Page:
Vasiliev, Professor L L - Experiments in mental suggestion – Bekhterev and V. L. Durov’s experiments on telepathy using dogs
Type of Spiritual Experience
We have provided this observation out of interest. We – along with Vasiliev - are not sure these experiments prove anything other than little dogs like paper balls, and they also like being allowed to sit on comfy chairs. It is why animals are not always the best subjects for experimentation, although there is no doubt they can and indeed do read your mind as any dog owner will tell you. They are also great judges of time. Our dog comes up to my husband between 10.30 and 10.45 every night, which is the time he thinks we need to go to bed and the time for his evening wee wee stroll.
But it was this series of experiments that helped Vasiliev realise that something far more precise and ‘scientific’ was needed.
A description of the experience
As described in Experiments in mental suggestion – Professor L L Vasiliev
V:M. Bekhterev subjected the claims of V. L. Durov to a careful scientific examination. In order to exclude the possibility of .. sources of error V. M. Bekhterev and his colleagues set up experiments under the following conditions:
1. The owner (Durov) of the dog was absent.
2. The audience, i.e. the public, was also absent.
3. The dog was brought into the room just before the experiment.
4. After having made a mental suggestion the experimenter hid himself from the dog behind the screen or in some other way.
5. The assistant alone supervised the dog without knowing in what the task suggested to the dog consisted, since the task written down by the experimenter was not imparted to the assistant until the end of the experiment.
V. M. Bekhterev, in the articles describing this work, provides the notes made at the time, of two experiments carried out by his collaborator A. G Ivanov-Smolensky (experimenter) and P. Flecksor (assistant), which complied with all the conditions laid down by Bekhterev. We here give the notes, made by the experimentor-
"Durov (the dog's owner) is absent. I am writing down the assignment in room B: the dog is to pick up with its mouth a ball of crumpled paper which is lying under a table in room A. The assistant (who does not know the nature of the task) lets the dog (a fox terrier bitch called Pikki) into room A. He places the dog on a chair, and holds her head. I stand on the threshold of the door, in front of the dog, at a distance of about 1 m. At the first attempt on the part of the dog to free herself I quickly step back into room B, closing the door.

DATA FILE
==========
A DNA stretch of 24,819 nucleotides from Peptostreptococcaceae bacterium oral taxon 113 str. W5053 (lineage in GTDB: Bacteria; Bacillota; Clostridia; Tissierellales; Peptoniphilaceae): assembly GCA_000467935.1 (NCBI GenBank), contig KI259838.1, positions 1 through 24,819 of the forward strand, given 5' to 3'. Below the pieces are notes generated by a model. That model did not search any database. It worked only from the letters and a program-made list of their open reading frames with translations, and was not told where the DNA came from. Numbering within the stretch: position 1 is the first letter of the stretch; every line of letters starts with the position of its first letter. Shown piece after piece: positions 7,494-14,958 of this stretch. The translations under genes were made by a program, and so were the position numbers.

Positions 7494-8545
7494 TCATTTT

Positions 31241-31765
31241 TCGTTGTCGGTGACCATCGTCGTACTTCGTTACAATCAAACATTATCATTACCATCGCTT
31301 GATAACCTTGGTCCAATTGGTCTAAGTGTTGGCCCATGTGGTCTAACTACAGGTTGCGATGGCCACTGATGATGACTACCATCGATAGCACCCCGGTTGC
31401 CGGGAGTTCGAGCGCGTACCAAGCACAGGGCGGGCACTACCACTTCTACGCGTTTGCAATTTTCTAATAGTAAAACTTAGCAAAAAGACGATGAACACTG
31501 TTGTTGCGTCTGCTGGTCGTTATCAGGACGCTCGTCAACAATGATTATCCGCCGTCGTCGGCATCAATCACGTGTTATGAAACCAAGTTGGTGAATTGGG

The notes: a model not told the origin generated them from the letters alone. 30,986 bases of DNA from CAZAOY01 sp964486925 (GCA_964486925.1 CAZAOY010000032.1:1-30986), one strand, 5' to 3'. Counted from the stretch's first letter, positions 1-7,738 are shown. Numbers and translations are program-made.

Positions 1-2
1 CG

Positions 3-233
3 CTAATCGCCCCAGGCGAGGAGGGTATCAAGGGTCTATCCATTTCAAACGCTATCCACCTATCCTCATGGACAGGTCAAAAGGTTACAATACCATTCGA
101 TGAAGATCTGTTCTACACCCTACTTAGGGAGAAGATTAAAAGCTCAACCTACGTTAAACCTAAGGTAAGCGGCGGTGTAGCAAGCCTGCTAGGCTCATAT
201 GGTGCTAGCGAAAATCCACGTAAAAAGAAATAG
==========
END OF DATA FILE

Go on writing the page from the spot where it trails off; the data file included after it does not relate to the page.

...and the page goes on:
According to Dr. Flecksort report, Pikki, having jumped off the chair, runs to the ball of paper designated by me which is lying under the table, pokes her nose into it, and then runs in turn to two other paper balls, treating them in the same way. (There were 7 paper balls in all, thrown about in various places.)"
Another report runs as follows:-
"I [Ivanov-Smolensky] send the mental suggestion to the dog that it should run from room A into room B, and there to jump onto a chair. The dog rushes into the other room. Dr. Flecksor, who does not know the nature of the task, follows the dog and closes the door behind her. According to his statement Pikki jumps onto a divan standing next to the chair mentally designated by me and scratches the side of the divan with her paws."
V. M. Bekhterev considered these and the other similar experiments in this series remarkable and deserving to be taken account of, irrespective of the various possible interpretations. In his summary he draws a number of inferences from which I will quote as follows:-
" 1. Direct effects by means of so-called mental suggestion on the behaviour of animals can easily be elicited in dogs especially trained to obedience.
2. The effect is obtained without any direct contact between the sender or agent and the percipient (the dog); also whilst agent and dog are separated by some barrier preventing visual cues, such as bandaging the sender’s eyes, placing a wooden or metal [my italics-L. L. V.] screen between himself and the dog, or wearing paraffin covered eye shields; the effect may also be obtained where the sender is deprived of the possibility of continuing to give mental suggestion to ensure mental compliance.
3. Direct effects are obtained without any signals which might serve as instructions to the animals in experiments of this sort.
4. The whole question of direct influencing becomes a matter of physiological laboratory experimentation and susceptible to investigation from all points of view in the sense that both the conditions governing the transmission of and the response to mental suggestion can be determined" (pp. 161_2).